Healthy Adult-Adolescent Relationships

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October 11, 2010 by middleearthnj

A great deal of research has been done on adult-teen relationships. A healthy adult-adolescent relationship is not a friendship but more like an apprenticeship into adulthood. So, what constitutes a “healthy” relationship? Positive communication, open sharing, respect and trust are all elements of a healthy relationship. In this blog article, we will inform you of the findings from several high-quality U.S. studies on this topic and offer suggestions on how an adult can develop a healthy relationship with a teen.

Research on Adult-Adolescent Relationships

Teens that have positive relationships with their parents tend to have better academic outcomes. A study of over 12,000 adolescents demonstrated that teens with high-quality relationships with their parents are more likely to have good grades and less likely to have been suspended from school than their peers with less positive parent-adolescent relationships, even after taking into account other social and economic influences.

Most research indicates that a healthy relationship with an adult is the best prevention for any adolescent at-risk behavior (drugs and alcohol, sex, truancy, etc.). Several studies have found that positive relationships or connectedness between parents and adolescents are linked to avoidance or lower use of alcohol, tobacco, and drugs. A study of more than 12,000 teenagers found a link between positive parent-child relationships and fewer violent behaviors. One recent review found that adolescents who have high-quality relationships with their parent were less likely to initiate sex or be sexually active. These studies found the links consistent among various economic, racial and social groups.

Good parent-adolescent relationships have been linked to mental, social, and emotional well-being in youth. For example, one study found that high-quality parent-adolescent relationships in early adolescence are linked to better mental well-being and less delinquency for the youth three years later, even after taking into account social and demographic characteristics of the family and the youth’s prior behavior. Several studies demonstrate that positive parent-adolescent relationships also are associated with self-confidence, empathy, a cooperative personality, and psychological well-being.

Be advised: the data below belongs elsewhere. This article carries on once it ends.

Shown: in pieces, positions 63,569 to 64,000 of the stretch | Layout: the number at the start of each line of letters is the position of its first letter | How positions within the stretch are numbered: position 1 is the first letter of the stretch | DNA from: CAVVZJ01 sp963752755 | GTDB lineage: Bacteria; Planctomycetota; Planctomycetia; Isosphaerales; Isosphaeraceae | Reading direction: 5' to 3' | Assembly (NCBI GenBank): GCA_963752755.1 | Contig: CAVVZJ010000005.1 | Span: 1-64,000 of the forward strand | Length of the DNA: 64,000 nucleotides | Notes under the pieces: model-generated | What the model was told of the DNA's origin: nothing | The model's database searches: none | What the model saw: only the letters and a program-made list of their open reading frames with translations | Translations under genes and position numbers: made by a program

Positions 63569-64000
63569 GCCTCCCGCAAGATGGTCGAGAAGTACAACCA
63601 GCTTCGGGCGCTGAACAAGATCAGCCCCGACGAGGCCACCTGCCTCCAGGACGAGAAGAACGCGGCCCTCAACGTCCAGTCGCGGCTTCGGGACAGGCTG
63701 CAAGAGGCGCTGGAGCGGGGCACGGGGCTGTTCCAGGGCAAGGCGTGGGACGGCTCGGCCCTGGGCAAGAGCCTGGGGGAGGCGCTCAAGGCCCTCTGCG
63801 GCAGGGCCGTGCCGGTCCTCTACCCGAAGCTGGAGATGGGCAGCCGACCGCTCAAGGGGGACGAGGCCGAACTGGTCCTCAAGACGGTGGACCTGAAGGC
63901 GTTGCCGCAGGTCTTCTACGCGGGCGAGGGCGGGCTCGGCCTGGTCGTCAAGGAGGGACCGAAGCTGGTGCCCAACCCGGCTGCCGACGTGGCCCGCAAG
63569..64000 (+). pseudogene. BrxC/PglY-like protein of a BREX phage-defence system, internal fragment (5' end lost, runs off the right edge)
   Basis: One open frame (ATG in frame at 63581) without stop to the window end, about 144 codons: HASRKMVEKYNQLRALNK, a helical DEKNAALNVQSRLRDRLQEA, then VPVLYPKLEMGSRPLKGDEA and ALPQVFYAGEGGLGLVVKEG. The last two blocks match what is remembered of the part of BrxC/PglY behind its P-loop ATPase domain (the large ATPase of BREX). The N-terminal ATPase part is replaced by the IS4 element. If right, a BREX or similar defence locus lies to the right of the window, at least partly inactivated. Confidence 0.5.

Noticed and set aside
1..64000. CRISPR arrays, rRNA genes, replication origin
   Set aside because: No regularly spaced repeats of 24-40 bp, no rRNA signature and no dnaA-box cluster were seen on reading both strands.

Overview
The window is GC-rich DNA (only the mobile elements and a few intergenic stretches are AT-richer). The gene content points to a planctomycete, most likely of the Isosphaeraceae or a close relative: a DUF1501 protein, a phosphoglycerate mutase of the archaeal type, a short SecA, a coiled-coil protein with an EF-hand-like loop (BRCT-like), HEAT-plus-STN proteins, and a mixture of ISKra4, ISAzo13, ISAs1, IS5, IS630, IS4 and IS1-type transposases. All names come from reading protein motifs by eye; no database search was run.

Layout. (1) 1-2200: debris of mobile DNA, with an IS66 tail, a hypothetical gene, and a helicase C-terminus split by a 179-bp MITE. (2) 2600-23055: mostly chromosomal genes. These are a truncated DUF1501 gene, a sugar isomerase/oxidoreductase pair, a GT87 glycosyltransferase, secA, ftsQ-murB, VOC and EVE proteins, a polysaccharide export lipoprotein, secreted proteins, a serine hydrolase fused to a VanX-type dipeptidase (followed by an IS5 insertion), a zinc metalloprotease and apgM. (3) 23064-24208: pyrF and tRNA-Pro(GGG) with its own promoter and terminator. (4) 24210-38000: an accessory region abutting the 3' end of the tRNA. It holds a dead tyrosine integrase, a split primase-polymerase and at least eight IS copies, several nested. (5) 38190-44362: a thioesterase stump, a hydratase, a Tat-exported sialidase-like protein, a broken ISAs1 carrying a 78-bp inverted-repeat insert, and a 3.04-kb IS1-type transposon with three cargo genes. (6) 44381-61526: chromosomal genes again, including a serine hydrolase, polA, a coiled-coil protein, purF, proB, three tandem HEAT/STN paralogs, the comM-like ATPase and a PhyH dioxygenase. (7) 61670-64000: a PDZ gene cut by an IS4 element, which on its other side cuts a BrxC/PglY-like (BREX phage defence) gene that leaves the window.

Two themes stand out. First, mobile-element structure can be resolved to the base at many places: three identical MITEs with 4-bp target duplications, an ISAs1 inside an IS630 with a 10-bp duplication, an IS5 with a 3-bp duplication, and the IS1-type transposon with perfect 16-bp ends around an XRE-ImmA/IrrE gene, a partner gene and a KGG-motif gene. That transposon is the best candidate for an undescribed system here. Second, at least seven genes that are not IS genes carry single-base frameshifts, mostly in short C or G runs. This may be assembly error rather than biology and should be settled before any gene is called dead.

Growing evidence indicates that the strong influence of the parent-child relationship extends into adulthood. For example, studies based on national survey data have revealed that, better quality adult child-parent relationships have been associated with lower levels of psychological distress among adults and higher levels of self-esteem, happiness, and life satisfaction.

Suggestions for Building a Healthy Relationship

Teens need positive, sustained, and meaningful relationships with extended family members, teachers, mentors, grandparents, neighbors, and many others. It is important that adults give teens the impression that they really understand them. In a TeenVOICE study, teens said that adults who “get them” show it by listening to them and paying attention, being honest and dependable, and enjoying their time together. Unfortunately, adults who “get” teens seem to be the exceptions. In the same study, relatively few teens say that most adults ask for their opinions, have meaningful conversations with them, give them chances to help out, or spend time playing sports or doing artistic activities with them. So, what’s an adult to do? Here a few guidelines for building a healthy relationship with a teen: